FROM his computer terminal at Bankers Trust Companyhere, John Burgess is watching as House Speaker Newt Gingrich and President Clinton play a game of chicken.
The results of the game, over the national debt-imit ceiling, could potentially mean a lot to Mr. Burgess, a managing director, who formulates the strategy for $18 billion in clients' money invested in government securities. Burgess' strategy right now is to ''monitor closely'' the Washington moves.
The Washington schemes are complex. On Tuesday night, a House panel agreed to raise the debt limit so the government could get through to Dec. 13. Treasury Secretary Robert Rubin, however, believes the fine print is too restrictive and is recommending that Mr. Clinton veto the plan.
If the president does nix the proposal, the first test to see who blinks first could come as soon as Nov. 15, when the government is scheduled to make a $25 billion interest payment. If there is no debt extension, there may not be any interest payment. The Treasury is trying to conserve cash to get through the potential crisis.
The prospect of Uncle Sam defaulting - even if only for a short time - makes some Wall Streeters very nervous. ''As an American, it makes me angry as all get-out to see people playing with our credit rating for their own political purposes,'' says Robert Brusca, chief economist for Nikko Securities Company International Inc., a Wall Street brokerage house.
The US government has never defaulted on its debt, which is backed up by the ''full faith and credit'' of the United States. Should it default, however, ''It would be a long-term blot on the nation's credit worthiness,'' says William Sullivan, a senior vice president at Dean Witter Reynolds Inc.
Last year, Orange County, Calif., defaulted on its bonds after some ill-timed investments. As a result the county had to lay off workers and scale back its services.
''This is no different from Orange County,'' says Robert McKnew, chairman of the Public Securities Association (PSA) and a vice president of Bank of America in San Francisco.
Wall Street bond traders believe a default would certainly cost the government more money to fund its debt in the future because of fears of future defaults for other political purposes. ''Where does it end?'' asks Mr. McKnew who fears there could be a ''pattern of defaults.''
Although most bond analysts believe it is still too speculative to guess how much more it would cost the government to fund its debt after a default, Mr. Sullivan hypothesizes that a default could raise the government's borrowing costs by as much as 0.05 percent, or about $1 billion per year on the nation's $3.1 trillion in outstanding debt held outside the federal government. Another $1.8 trillion is held by the US government.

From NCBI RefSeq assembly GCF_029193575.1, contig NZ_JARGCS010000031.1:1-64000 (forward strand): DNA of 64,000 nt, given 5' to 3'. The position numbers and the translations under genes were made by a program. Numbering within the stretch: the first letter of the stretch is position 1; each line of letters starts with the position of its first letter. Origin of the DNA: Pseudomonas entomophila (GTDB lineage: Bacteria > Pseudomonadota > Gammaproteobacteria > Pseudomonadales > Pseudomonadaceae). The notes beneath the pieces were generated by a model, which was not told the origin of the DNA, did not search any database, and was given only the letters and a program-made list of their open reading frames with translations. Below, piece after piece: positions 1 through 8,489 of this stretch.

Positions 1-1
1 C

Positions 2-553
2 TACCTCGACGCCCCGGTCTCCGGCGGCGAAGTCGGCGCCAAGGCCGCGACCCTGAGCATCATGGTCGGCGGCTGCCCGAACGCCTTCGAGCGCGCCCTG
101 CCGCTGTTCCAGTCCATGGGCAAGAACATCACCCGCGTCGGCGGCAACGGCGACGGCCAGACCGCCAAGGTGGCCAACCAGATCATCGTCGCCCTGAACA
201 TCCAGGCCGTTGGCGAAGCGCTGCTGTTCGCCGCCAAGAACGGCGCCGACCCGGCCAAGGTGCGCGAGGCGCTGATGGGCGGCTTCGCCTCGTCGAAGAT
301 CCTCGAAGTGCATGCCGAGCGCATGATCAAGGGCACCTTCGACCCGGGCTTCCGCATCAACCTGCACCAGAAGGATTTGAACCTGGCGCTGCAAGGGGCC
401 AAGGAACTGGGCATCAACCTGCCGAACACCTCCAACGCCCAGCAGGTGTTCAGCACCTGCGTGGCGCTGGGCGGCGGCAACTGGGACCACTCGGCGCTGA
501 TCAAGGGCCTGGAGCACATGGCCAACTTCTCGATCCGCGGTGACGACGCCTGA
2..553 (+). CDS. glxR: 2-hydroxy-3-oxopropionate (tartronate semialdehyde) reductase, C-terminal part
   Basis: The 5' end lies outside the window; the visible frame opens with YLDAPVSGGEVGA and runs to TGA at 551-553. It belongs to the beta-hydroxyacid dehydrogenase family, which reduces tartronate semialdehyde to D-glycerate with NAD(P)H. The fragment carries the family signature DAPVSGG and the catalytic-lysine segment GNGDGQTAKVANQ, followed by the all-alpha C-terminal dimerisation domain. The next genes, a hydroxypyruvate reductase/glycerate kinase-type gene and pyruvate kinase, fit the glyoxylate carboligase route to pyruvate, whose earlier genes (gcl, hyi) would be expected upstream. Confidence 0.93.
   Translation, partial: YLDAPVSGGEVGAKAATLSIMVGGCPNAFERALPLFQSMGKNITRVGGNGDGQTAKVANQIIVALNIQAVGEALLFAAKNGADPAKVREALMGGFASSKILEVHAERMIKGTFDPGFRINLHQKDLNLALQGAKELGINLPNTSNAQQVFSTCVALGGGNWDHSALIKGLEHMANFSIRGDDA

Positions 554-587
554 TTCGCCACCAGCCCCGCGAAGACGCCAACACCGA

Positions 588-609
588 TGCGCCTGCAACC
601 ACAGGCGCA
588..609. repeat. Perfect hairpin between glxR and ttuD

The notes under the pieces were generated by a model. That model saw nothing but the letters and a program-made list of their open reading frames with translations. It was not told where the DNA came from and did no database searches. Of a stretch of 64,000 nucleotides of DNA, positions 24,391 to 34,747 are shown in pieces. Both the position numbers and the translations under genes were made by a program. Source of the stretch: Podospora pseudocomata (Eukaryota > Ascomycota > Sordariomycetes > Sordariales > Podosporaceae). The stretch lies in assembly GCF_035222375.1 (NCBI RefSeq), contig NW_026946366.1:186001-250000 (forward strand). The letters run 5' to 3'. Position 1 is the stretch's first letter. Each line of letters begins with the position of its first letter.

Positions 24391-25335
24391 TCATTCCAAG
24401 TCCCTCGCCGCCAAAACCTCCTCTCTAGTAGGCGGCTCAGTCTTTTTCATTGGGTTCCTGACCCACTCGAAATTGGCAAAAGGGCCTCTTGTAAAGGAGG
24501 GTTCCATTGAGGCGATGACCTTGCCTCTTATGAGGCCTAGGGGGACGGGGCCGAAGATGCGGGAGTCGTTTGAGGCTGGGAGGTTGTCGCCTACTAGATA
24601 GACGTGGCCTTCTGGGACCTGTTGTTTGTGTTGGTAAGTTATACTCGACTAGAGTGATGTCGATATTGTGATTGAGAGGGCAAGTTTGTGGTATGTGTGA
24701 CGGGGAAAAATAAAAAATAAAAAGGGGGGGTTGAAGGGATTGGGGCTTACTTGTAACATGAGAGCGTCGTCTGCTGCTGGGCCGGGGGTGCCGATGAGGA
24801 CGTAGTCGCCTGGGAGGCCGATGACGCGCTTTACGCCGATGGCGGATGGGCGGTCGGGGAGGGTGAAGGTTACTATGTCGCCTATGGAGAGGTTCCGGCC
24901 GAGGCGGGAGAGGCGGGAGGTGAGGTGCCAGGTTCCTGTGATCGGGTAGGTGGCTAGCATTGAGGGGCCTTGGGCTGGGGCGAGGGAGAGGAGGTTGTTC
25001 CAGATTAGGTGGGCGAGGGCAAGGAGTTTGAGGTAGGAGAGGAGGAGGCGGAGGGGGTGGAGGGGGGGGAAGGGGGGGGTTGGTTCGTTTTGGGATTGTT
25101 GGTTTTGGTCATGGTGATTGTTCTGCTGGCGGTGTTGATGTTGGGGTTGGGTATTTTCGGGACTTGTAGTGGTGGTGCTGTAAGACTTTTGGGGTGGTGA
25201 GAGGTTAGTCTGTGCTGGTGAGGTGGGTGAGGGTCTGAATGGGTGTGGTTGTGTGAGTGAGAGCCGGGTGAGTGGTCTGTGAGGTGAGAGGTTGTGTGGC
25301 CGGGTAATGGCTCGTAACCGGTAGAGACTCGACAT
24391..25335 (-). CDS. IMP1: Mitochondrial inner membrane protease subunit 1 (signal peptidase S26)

A small group of Wall Street bond traders disagrees. Last week, Stanley Druckenmiller, who works for billionaire George Soros, told a group of Republicans that it was worth a default to get a balanced budget. He predicted that long-term interest rates would fall to as low as 5 percent with the budget in the black. Long-term Treasury rates are currently about 6.31 percent.
And on Tuesday, the Financial Executives Institute in Washington released a poll of 580 corporate financial officers, two-thirds of whom endorsed the concept of linking the balanced budget to the debt ceiling.
Most bond-market participants agree that the ramifications of a US default are hard to guess at, since it has never happened before. McKnew, however, believes a default would ripple through the financial system since so many financial markets rely on US Treasury securities for collateral. For example, many large institutions and individuals buy securities on margin, or only a percentage of their value, by using government securities as collateral. ''Margin requires perfect credit,'' says McKnew. Thus, the futures markets could be adversely impacted.
Burgess is concerned over what a government default might mean for institutions with a fiduciary responsibility. For example, some of his asset managers run money-market funds that invest in securities rated AAA, the highest rating. What are the legal responsibilities of such funds if a default occurs? ''I don't know the answer to that question,'' he replies.
There will also be thousands of individuals counting on receiving the interest on their debt. With the interest, they pay bills and buy goods. If they don't get paid by the government, they may not be able to pay their bills.
''You could have lawsuits filed over this,'' says Mr. Brusca, adding ''People could be really inconvenienced.''